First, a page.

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Good Monday Morning, Fellow Seekers.
Today is Labor Day in Pennsylvania and nationwide. It’s a time to gather with family and friends to mark the end of summer, to honor and celebrate the contributions of the America worker and labor movement, and … because ‘Murica … a time for markdowns and sales.
But who created the holiday? And when did we first start celebrating it? Excellent questions. Glad you asked. Below, some answers, courtesy of the good folks at the National Constitution Center.
1. So when did it start, anyway? Back in 1882, labor leaders in New York decided to throw a parade to celebrate their members being in unions and to show support for all unions, according to a history posted to the National Constitution Center’s website. At least 20,000 people attended, and workers had to give up a day’s pay to attend. Thus, it’s probably understandable that (and setting the stage for future Labor Day bashes) much, much beer was consumed. Other regions of the country soon followed New York’s lead, and by 1887, Oregon, Massachusetts, New York, New Jersey, and Colorado had made Labor Day a state holiday, according to the history.
2. So how’d it become a national holiday? You can thank President Grover Cleveland, who signed it into law in 1894. That year, after violence related to the Pullman Railroad Strike, Cleveland and other federal lawmakers wanted to institute a federal holiday celebrating labor (just not on May 1, because, well, y’know …). According to the National Constitution Center’s history, U.S. Sen. James Henderson Kyle, of South Dakota introduced the legislation making Labor Day a federal legal holiday on the first Monday of September. It was approved on June 28, 1894. By then, most states already instituted their own Labor Day holidays anyway.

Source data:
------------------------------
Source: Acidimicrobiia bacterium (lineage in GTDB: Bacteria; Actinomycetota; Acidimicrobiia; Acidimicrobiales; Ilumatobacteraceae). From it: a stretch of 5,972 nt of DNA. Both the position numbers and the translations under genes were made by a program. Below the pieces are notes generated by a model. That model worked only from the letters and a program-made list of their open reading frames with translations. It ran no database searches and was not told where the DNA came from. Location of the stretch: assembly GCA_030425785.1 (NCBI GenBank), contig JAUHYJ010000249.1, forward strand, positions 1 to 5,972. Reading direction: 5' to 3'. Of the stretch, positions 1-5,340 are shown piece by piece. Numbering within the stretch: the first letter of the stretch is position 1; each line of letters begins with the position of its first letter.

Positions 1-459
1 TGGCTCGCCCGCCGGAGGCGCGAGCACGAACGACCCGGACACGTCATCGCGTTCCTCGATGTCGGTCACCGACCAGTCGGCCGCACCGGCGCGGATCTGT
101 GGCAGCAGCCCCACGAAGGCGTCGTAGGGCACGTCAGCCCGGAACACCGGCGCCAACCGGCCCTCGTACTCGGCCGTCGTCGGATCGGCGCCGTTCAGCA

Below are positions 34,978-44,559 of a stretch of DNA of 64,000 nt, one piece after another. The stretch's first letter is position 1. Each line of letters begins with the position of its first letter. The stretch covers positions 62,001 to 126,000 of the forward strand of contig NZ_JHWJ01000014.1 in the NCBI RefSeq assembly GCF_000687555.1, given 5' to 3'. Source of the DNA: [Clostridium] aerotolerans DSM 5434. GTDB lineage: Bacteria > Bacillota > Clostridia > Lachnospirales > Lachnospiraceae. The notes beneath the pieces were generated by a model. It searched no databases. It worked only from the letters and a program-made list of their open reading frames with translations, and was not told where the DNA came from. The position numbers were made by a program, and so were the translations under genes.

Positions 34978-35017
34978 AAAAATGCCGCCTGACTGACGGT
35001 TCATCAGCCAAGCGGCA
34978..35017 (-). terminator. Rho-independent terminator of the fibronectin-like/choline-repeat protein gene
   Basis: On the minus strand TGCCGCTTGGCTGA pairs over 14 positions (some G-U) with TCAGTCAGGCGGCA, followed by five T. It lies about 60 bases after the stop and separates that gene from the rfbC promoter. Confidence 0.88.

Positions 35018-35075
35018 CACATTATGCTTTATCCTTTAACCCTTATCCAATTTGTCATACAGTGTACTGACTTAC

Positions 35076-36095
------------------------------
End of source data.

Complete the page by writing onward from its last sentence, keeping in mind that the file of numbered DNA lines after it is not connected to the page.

3. So how many people belong to labor unions? According to the U.S. Bureau of Labor Statistics, 14 million people, or about 10 percent of the workforce, belonged to labor unions in 2021. And while there’s recently been a surge of private sector unionization, the ranks of public sector unions still far outstrip that of the private sector (33.9 percent compared to 6.1 percent, according to the federal data).
4. Who belongs to unions? According to the BLS data, the “highest unionization rates were among workers in education, training, and library occupations (34.6 percent) and protective service occupations (33.3 percent).” And according to the National Constitution Center, the National Education Association, which represents teachers and educators, is the biggest union, boasting a membership of about 3 million active and inactive members.
5. So do you have to stop wearing white after Labor Day? So, yeah, I know, that’s the traditional rule. All the whites, Nantucket reds and boat-themed clothing are supposed to be packed away until next summer. Opinion remains sharply divided. But since the pandemic pretty much smashed all fashion rules as we know them, you should feel free to go for it if that’s your jam. So from GQ and Vogue, here are some tips for pulling off post-Labor Day white.
Oh, and according to the National Constitution Center, Labor Day also marks the unofficial end of hot dog season — which is just some nonsense right there — as anyone who’s ever scarfed down a dog and a beer at a hockey game will tell you.
But however you celebrate, from all of us at the Pennsylvania Capital-Star, enjoy the day. We’ll see you all back here on Tuesday.
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